Martin Bureau / Reuters

Comoros’s President Ikililou Dhoinine inadvertently ended up in the middle of a big diplomatic moment on Monday when Israeli Prime Minister Benjamin Netanyahu and Palestinian Authority President Mahmoud Abbas were seen shaking hands for the first time at the opening of climate talks in Paris. It was the first time the two men had stood face-to-face in five years.

Anyone believing in the symbolic power of handshakes would be quickly disappointed by what happened next: Both men downplayed the encounter.

“It was purely protocol, not a working meeting,” Netanyahu told reporters when asked about the moment. Netanyahu added, “It’s important for the world to see that we’re always willing to talk. But, on the other hand, I have no illusions about Abu Mazen [Abbas].”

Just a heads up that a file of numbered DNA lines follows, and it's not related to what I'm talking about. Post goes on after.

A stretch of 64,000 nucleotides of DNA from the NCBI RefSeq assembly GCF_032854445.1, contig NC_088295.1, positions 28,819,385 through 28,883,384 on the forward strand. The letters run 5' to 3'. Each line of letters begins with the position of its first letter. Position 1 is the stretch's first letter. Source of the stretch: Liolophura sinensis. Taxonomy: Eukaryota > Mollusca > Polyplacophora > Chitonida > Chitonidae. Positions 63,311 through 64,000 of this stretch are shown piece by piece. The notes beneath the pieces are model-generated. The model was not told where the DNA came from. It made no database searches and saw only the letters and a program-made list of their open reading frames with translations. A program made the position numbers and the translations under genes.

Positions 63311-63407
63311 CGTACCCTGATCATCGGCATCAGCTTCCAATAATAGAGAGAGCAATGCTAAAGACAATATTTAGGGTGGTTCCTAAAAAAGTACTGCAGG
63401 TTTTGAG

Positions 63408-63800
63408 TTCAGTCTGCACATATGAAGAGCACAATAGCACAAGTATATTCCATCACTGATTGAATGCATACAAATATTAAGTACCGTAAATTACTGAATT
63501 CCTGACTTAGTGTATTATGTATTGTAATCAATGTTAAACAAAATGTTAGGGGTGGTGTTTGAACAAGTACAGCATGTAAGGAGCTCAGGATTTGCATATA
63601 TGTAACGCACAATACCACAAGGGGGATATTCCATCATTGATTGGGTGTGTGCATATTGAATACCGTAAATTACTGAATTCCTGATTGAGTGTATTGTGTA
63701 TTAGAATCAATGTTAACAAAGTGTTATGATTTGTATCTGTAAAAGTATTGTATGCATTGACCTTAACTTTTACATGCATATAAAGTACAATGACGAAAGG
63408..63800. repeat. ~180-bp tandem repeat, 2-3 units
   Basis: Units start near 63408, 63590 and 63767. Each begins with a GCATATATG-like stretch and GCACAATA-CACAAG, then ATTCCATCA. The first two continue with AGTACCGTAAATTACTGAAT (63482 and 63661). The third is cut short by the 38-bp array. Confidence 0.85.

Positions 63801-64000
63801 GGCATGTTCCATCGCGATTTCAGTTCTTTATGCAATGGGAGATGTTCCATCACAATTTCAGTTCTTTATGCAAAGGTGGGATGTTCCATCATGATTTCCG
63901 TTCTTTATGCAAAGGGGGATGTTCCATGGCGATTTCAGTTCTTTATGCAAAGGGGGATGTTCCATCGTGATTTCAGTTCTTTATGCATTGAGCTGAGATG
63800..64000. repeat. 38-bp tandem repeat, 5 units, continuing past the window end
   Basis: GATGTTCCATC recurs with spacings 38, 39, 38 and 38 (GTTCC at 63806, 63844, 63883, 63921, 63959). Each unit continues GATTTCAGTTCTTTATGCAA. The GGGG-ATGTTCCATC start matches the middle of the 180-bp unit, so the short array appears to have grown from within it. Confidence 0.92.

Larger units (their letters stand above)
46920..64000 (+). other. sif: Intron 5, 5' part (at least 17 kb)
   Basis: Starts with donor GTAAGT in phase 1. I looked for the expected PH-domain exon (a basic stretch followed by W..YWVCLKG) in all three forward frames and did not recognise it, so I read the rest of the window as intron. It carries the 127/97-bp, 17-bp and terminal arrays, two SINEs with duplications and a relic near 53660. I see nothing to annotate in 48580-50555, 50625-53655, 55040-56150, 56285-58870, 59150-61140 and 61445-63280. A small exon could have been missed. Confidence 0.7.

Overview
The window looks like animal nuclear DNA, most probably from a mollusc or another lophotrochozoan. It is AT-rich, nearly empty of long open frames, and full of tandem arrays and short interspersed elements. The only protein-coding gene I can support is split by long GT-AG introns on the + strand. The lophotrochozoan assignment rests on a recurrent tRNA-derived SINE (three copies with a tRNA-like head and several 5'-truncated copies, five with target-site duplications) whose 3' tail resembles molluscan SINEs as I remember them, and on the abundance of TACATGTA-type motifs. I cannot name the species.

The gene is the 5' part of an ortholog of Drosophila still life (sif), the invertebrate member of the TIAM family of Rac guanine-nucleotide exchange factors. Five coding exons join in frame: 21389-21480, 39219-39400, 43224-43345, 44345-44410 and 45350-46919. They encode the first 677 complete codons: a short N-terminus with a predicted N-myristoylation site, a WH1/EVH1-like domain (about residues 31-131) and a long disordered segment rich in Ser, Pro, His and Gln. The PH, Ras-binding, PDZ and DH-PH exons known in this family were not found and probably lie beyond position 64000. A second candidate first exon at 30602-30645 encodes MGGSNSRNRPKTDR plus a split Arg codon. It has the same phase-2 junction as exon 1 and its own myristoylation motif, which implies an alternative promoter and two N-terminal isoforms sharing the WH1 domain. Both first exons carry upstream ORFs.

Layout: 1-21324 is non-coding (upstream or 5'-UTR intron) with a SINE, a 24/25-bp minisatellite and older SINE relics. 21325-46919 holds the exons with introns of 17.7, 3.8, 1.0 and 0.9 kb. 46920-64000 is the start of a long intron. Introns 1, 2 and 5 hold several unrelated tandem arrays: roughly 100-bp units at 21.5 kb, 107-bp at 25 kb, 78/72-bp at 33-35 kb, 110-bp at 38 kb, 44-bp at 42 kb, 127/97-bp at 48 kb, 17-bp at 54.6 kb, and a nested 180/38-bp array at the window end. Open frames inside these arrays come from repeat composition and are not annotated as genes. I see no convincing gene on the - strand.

​Abbas, for his part, used the conference’s opening as an opportunity to accuse Israel of a litany of crimes against Palestinians. “Our resources are being usurped, our trees are being uprooted, our agriculture is being destroyed,” Abbas said of Israel.

The gesture also came just hours after Netanyahu formally suspended contacts between Israeli and European Union that worked on the last round of peace talks. The decision, as the JTA reported, “comes in the wake of the EU decision to approve special labeling for Israeli products made in the West Bank and Golan Heights.”

Nearly 200 world leaders will spend two weeks in the French capital for the United Nations Climate Change Conference, an annual discussion of the need to reduce greenhouse-gas emissions.

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